I've been a member of the Wisconsin Debate community for two seasons now and have developed the following preferences and paradigms:

1. Don't speed. And by don't speed I mean go slow for debaters. Not because I want to prevent you from getting in more arguments, but because you want to make sure that I flow your arguments and your support for those arguments. You also, as the round comes to a close, can start stumbling over yourself and making verbal stumbles which will affect your speaker points.

2. Don't spend the whole round debating framework/criterion. I flow and utilize the flow in my decision but do tend to be more of a big-picture judge. Paint me a picture of the world your criterion would create but I'm not interested in a technical theory debate. Show me what the world looks like on each side with real world scenarios and impacts.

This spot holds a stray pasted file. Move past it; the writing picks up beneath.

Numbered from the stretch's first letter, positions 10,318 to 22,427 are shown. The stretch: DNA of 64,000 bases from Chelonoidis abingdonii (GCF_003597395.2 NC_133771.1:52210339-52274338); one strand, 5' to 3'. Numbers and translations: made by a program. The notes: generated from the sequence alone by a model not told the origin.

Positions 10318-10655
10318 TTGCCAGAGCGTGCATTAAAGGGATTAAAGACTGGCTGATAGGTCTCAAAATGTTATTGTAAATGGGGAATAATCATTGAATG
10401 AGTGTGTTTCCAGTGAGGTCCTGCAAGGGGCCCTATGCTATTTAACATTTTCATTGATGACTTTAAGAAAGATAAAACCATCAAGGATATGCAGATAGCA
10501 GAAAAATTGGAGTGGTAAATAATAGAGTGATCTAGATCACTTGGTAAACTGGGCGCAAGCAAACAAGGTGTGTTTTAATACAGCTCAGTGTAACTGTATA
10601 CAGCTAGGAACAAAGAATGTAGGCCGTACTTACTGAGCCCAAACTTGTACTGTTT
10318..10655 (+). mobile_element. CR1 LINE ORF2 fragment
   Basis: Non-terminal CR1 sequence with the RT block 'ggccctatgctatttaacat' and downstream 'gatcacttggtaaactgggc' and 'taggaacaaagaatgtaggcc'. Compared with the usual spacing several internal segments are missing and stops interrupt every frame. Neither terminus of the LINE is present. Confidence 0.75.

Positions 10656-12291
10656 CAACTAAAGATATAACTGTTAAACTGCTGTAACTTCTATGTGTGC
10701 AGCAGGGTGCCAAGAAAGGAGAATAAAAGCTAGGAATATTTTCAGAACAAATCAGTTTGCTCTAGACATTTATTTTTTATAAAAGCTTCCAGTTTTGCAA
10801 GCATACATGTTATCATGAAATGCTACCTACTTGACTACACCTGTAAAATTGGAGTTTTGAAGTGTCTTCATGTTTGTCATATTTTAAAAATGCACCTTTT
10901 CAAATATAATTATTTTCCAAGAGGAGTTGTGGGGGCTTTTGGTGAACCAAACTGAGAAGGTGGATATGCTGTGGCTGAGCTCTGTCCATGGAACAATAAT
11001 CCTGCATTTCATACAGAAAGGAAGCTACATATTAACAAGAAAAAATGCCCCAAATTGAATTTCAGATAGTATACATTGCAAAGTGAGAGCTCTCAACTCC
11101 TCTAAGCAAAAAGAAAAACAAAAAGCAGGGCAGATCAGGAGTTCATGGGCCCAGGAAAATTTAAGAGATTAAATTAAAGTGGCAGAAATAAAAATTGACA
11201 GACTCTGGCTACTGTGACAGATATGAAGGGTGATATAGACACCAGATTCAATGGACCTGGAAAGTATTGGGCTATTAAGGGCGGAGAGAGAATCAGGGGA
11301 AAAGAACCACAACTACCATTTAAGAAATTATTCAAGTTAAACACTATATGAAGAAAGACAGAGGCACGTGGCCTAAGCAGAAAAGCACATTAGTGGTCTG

3. Don't be a bully. Some teams have taken to putting words in the mouth of their opponents and trying to convince me that the opponent has said something they clearly haven't said. This also comes in the form of attempting to badger your opponent into agreeing to something ridiculous during CX. I'll have far more respect for a team that stands up to a bully and holds his/her ground than someone who attempts to get someone to agree to something stupid.

4. Use quality sources with enough evidence to show your opponent simply couldn't be correct. Make sure you're comparing apples to apples. If one party is claiming a 44% increase in widgets and the other party claims a 150K decrease in widgets I can't vote for one being more effective than the other.